Fraud

Muna Al-Fuzai

How many times has an email come to your inbox stating that you are eligible for immigration or study or work abroad or telling you that your dream life is waiting for you in X country? If you were planning to immigrate or study abroad and already started the official process with an authorized attorney, this should not be a surprise. But when an email comes to you without your request or consent or even thinking about the matter, then you need to stop and think twice before replying to such messages, because maybe this is a fraud or spam and you can lose your money along with wasting much time.


This article is not intended to frighten those who wish to immigrate or study abroad, but to alert people of the importance of taking the correct and legal steps to avoid trouble, loss of money and disappointment. There is an official government body in Kuwait called the consumer protection office, which has a big role in protecting the public from any possible fraud or cheating, either by a shop, restaurant or office. So anyone who feels that they have fallen victim to such ill practices should not hesitate to communicate with them – this is their job.


I believe that the safest, easiest and best way for those who want to emigrate or study abroad should be to go to the embassy of the country to which they want to move to get the right answers, as they know how to direct people, whether to the right sites for registration or authorized offices which they may deal with. The embassy will surely have the right response. Running behind a fake email or a call from an anonymous person is very dangerous. It could feed your dreams, but won’t take you anywhere.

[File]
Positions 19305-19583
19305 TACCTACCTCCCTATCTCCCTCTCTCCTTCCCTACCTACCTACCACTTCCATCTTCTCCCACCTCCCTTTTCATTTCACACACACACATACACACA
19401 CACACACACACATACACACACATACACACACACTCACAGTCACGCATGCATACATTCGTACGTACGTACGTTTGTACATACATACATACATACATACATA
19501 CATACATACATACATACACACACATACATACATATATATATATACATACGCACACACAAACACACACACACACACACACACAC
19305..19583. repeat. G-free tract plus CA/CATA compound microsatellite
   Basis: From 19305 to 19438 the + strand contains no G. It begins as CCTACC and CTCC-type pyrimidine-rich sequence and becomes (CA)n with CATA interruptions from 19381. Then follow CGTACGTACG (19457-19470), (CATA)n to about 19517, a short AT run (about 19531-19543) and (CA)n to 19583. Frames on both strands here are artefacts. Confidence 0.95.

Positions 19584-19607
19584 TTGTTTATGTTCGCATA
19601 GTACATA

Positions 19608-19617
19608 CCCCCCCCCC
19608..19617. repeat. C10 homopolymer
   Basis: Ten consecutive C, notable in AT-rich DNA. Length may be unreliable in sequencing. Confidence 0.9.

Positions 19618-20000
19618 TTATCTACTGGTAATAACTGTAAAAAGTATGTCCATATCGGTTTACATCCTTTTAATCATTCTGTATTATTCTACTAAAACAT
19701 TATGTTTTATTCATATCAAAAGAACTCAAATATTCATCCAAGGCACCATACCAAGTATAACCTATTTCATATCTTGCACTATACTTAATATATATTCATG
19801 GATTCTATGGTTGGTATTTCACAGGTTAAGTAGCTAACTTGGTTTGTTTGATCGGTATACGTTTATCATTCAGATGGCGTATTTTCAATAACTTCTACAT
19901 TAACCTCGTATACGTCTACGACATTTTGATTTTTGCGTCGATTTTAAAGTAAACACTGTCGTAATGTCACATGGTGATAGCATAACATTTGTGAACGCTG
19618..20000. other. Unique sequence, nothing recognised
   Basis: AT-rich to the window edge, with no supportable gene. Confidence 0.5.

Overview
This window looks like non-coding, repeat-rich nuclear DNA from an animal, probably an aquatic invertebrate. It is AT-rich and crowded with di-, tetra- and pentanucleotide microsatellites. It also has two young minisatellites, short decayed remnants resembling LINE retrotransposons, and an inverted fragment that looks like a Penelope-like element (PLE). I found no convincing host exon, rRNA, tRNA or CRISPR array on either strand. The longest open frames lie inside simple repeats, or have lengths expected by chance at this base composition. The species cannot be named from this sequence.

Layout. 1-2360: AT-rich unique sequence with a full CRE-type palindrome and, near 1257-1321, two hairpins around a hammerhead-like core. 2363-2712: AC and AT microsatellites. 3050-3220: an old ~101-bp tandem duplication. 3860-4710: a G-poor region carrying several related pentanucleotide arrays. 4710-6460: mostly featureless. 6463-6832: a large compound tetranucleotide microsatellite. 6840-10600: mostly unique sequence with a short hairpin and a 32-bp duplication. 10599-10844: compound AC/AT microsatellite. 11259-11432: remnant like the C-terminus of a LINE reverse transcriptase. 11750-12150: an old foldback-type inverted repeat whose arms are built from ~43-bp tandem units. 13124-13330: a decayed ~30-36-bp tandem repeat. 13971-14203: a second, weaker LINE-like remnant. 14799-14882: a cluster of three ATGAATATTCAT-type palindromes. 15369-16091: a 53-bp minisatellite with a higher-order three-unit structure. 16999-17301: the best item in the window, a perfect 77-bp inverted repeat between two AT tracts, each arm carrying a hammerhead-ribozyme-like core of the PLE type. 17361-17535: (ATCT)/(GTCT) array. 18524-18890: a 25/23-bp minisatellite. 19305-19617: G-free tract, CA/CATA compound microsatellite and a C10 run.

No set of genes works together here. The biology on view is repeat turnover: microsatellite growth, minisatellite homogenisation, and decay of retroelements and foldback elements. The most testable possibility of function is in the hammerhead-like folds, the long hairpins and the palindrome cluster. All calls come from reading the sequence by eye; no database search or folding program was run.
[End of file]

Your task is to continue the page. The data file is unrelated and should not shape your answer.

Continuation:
One of the readers sent me a complaint about this subject. He said he received an offer to emigrate abroad without his request, but he liked the idea. He paid a large sum of money for the procedures. But after several years, he did not go anywhere. I quote him here: “When I asked to refund the money, they said it’s nonrefundable as it’s mentioned in the receipt. They also said that I don’t have a good enough band score in the IELTS exam.”


I would like to mention that I do not know the conditions and requirements for immigration. Every country has certain requirements, and maybe a good command of English is a prerequisite. I had an expatriate friend who left Kuwait years ago and I remember that this matter took her about two years and required money, time and reviews, but what I know for sure is that she had a lawyer to review the conditions and terms of all paperwork.


The other thing that I would like to note is that there are intuitive things that people must pay attention to when signing any contract in Kuwait. For example, the contract must have both an Arabic and English version, because in the event of a dispute, the country’s courts here will be the legal reference and make the final judgment. Unfortunately, I see a lot of people get into trouble because they do not speak Arabic, yet they sign papers in Arabic only out of confidence, and this is a mistake. When you put your name on a paper, then you must know what you are saying yes for! Caution is a duty and is required to avoid losing money and time.